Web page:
The British Expeditionary Force of 1914 was described by the official historian as "incomparably the best trained, best organised, and best equipped British Army that ever went forth to war." The BEF proved its fighting qualities in the fierce battles of 1914 and its reputation has endured. However, the same cannot be said for many of its commanders, who have frequently been portrayed as old fashioned, incompetent, and out of touch with events on the battlefield.
Yet the officers who led the BEF to war were every bit as professional and hard-bitten as the soldiers they commanded. These officers had learned their craft in the unforgiving school of colonial warfare and honed their understanding of conflict in the period of reform that reshaped the army between 1902 and 1914. As this book reveals, when faced with the realities of modern combat, the officers of the BEF were prepared for the challenge.
This collection offers a broad picture of command at all levels of the BEF through a series of biographical essays on key officers. Drawing upon much original research, each chapter explores the pre-war background and experience of the officer and assesses his performance in combat in the opening months of the First World War. The book features insightful reappraisals of famous figures including John French and Douglas Haig, fresh studies of staff officers such as William Robertson and Henry Wilson, and a thorough discussion of officers at 'the sharp end', with chapters covering divisional, brigade, battalion and company commanders.
The essays reveal an officer class that, despite certain weaknesses, provided highly effective leadership during the chaotic fighting of August to November 1914. Without their influence it is unlikely that the BEF would have been able to survive the difficulties of the 'Great Retreat', much less halt the German invasions of France and Belgium.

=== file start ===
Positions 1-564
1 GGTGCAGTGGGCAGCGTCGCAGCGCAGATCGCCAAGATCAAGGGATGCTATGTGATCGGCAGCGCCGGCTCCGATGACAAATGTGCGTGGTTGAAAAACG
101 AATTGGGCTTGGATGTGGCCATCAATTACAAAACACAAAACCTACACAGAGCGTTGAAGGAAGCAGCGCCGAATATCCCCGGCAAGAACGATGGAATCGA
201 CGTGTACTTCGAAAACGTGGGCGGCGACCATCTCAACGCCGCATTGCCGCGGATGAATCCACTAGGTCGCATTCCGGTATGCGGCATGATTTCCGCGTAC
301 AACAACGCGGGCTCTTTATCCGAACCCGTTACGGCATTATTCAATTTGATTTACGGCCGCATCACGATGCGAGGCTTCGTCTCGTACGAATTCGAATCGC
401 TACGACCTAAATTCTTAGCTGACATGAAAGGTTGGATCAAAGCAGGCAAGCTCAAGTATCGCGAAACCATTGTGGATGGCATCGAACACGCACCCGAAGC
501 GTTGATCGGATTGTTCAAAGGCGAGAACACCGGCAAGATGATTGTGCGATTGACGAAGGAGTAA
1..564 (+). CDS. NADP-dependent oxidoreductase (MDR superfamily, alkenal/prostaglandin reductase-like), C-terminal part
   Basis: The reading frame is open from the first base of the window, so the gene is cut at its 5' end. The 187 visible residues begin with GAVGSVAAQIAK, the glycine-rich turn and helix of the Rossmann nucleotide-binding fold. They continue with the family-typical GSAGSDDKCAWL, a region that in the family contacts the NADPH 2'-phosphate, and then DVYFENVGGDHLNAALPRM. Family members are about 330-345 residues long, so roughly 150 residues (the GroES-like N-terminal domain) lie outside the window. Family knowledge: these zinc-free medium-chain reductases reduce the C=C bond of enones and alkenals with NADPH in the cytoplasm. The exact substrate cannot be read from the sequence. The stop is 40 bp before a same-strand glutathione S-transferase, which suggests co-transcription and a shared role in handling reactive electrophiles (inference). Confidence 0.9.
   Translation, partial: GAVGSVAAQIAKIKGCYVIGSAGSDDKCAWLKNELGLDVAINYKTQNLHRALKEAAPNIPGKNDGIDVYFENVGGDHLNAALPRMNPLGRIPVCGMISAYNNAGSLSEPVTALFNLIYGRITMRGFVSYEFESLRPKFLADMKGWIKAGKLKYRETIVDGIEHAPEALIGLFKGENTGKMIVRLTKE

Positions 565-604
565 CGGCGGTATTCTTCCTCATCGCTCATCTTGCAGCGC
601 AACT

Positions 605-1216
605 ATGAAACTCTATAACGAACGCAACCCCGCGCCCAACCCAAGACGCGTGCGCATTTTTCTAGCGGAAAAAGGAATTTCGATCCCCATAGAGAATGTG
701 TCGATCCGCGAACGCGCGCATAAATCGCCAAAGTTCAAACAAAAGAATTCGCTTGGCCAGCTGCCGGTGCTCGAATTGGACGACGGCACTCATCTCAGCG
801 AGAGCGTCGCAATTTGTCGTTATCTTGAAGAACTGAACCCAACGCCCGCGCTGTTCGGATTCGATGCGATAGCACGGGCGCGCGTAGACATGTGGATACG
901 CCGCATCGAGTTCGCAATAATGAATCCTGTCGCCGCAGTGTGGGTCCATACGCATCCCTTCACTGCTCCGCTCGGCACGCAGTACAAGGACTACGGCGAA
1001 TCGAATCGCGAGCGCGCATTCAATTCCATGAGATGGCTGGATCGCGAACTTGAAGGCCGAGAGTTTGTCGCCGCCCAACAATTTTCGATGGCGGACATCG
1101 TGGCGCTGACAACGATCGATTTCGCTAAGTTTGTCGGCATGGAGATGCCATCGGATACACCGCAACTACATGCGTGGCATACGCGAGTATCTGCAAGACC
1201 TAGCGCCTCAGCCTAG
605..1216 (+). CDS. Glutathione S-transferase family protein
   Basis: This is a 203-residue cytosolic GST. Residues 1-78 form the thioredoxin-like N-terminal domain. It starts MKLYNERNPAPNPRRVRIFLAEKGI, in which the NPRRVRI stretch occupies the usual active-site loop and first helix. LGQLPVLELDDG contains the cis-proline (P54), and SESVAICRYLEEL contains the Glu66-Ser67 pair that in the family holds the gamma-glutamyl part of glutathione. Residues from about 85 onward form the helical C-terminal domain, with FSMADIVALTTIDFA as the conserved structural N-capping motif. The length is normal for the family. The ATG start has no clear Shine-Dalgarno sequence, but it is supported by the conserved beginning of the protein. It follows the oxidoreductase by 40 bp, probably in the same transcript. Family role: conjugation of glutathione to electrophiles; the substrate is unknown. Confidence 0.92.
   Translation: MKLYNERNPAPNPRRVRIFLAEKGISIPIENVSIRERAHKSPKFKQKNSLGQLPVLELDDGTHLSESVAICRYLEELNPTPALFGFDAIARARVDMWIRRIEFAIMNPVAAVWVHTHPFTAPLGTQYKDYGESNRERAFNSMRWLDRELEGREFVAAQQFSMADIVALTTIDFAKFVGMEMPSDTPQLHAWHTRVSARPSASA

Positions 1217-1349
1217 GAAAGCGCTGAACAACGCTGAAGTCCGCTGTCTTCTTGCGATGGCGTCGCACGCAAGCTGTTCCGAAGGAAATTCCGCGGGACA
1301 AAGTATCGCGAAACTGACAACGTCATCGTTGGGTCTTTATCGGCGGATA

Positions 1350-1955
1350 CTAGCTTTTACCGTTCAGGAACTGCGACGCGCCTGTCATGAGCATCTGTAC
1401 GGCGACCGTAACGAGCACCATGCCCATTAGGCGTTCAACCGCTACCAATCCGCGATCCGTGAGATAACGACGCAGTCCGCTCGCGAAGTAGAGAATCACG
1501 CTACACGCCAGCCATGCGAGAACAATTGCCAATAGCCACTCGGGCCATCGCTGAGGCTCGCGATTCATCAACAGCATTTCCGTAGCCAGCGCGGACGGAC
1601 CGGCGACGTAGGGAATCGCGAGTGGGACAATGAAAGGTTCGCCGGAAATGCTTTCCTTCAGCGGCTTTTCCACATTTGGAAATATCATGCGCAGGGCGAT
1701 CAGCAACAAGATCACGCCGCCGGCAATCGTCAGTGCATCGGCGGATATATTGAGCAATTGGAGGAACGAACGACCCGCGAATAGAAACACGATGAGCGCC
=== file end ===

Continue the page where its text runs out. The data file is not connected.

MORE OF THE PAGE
This book will be of great interest to anyone who studies the First World War, and of particular value to those who seek a greater understanding of the British Army of the era.
Nominated for the NYMAS Arthur Goodzeit Book Award 2013
Awarded second place for the SAHR Templer Medal 2013
Nominated for the ISG Special Award 2014. The ISG Special Award recognises the development of printed and electronic resources in a specific subject area.
“ … this volume is highly recommended on several levels – essential if your interest is the British Army in World War One; very desirable even for those with a more general interest.” Newsletter of the Society of Friends of the National Army Museum
"Spencer Jones has edited a wonderful series of essays detailing the leadersof 1914 and the decision making process that held the fate of a relatively small British field army that continues to enjoy mythical status today. His contributors have given me as much food for thought as they have factual knowledge." War History Online
“ … a valuable re-evaluation …” Stand To!
“ … well researched and highly readable portraits of BEF officers in the crucible of the opening months of the Great War. Any serious student of that conflict or of leadership and command in battle generally will enjoy and learn from the essays in Stemming the Tide.” Michigan War Studies Review
"... an outstanding examination of British military leadership at various echelons of command at the beginning of the Great War. This book definitely stands out - due to the consistent high quality of its essays, their depth of research, insightful analyses, and superb production standards - among the avalanche of books published to mark the centenary of the Great War. It definitely deserves a place on every military historian’s bookshelf.” International Bibliography of Military History
“ … an admirable overview of the combat challenges facing the BEF upon the outbreak of the First World War, and provides a welcome voice in the ongoing debate as to the manner in which those trials were overcome.” War in History
“ … Of great value to the reader is the frequent discussion of how post war memoirs shaped opinions about these officers, and the reputations of some of those who died before writing memoirs often suffered as a result. This is a valuable read for anyone interested in the first acts of the Great War, the British Army, and military leadership.” NYMAS Newsletter
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